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jueves, 2 de septiembre de 2010

UK can halve maritime CO2 emissions

Source: Carbon positive

A new study into how Britain might aim for a carbon-neutral transport sector by 2050 estimates CO2 emissions in the shipping industry could be halved by employing a range of available measures for maximum impact.

The study, 'Towards a Zero Carbon Vision for UK Transport' by the Stockholm Environment Institute (SEI), estimates that GHG emissions from UK shipping would increase 217 per cent over the next four decades under a business-as-usual (BAU) scenario. This compares to a 60 per cent BAU increase for aviation, 34 per cent for rail and a 5.2 per cent reduction for motor vehicle emissions.

The report uses published studies on a range of measures for reducing emissions in exploring its maximum impact (MI) scenario. It concludes that it is not expected shipping or aviation could become zero-carbon by that time, but rail and road could. Overall, the net impact could see a 76 per cent reduction in carbon output across the entire UK transport sector.

For maritime, the MI scenario considers cleaner fuels, including fuel-switching to LNG; technological and design innovation; slow steaming & voyage optimisation; other operational measures; supplementary wind and solar energy; and shore-side energy efficiency & alternative energy measures in its assessment of the options. Use of biofuels was not considered due to current IMO policy rejecting them on the basis of cost and sustainability.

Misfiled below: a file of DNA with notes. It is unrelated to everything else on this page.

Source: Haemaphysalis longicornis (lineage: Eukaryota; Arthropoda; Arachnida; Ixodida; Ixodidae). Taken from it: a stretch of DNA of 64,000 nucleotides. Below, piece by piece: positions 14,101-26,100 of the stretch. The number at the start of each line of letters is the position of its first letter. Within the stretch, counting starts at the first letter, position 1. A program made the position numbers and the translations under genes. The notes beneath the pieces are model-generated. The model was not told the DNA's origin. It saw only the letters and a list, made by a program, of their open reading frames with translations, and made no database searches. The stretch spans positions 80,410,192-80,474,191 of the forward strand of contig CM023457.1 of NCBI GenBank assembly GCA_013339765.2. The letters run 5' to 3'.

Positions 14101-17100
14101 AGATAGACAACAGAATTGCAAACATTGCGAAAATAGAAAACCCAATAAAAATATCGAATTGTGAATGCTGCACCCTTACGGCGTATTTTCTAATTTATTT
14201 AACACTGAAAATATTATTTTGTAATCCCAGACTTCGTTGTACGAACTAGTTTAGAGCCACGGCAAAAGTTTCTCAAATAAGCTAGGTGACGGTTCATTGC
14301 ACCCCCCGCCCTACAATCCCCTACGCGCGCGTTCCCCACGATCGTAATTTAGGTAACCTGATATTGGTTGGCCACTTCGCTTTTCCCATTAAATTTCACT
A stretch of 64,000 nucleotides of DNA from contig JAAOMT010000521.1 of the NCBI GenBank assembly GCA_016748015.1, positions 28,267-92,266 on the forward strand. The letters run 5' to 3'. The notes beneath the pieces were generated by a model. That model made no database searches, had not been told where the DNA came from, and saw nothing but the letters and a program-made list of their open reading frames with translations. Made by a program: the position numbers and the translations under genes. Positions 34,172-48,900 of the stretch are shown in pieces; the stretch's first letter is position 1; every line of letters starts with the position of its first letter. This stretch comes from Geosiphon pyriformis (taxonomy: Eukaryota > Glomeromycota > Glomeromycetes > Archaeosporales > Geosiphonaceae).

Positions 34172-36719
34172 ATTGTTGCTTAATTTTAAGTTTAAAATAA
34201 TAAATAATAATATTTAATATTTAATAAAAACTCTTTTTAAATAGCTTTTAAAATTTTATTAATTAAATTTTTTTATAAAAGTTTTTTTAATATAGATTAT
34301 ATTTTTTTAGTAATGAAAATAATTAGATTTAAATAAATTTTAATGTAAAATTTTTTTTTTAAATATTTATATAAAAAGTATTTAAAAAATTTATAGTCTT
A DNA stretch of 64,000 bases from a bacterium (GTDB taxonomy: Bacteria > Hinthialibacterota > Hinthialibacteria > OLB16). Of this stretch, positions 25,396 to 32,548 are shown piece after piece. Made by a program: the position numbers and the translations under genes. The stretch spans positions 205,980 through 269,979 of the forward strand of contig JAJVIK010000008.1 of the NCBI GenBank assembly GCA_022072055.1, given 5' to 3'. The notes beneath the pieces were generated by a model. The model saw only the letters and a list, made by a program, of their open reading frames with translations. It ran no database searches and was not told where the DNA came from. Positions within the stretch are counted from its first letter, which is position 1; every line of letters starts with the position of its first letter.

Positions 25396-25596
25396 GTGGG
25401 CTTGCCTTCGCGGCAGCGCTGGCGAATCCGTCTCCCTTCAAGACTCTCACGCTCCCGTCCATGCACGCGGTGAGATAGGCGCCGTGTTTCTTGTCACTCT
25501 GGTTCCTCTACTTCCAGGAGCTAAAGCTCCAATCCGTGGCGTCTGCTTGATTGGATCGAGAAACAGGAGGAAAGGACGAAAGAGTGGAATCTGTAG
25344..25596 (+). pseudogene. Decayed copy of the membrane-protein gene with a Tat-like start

It finds the reductions in CO2 emissions that can be expected in those areas considered are:

•30 per cent from new technology and design
•23 per cent from speed and voyage optimisation
•4 per cent from cleaner fuels
•2 per cent from shore side measures
Combining all measures could lead to a 49 per cent reduction in BAU emissions from shipping in 2050, or in volume terms a 29.5 MtCO2e annual reduction by that year.

The study opts for freight tonne kilometres as the basis for measuring UK shipping emissions after exploring the problems of calculating emissions and allocating emissions between countries in a sector largely operating across borders and in international waters. But allocating emissions to the UK on the basis of bunker fuel sales, freight tonne kilometres, ports used or territorial waters travelled all have methodological challenges, it says.

Download link:
Towards a Zero Carbon Vision for UK Transport

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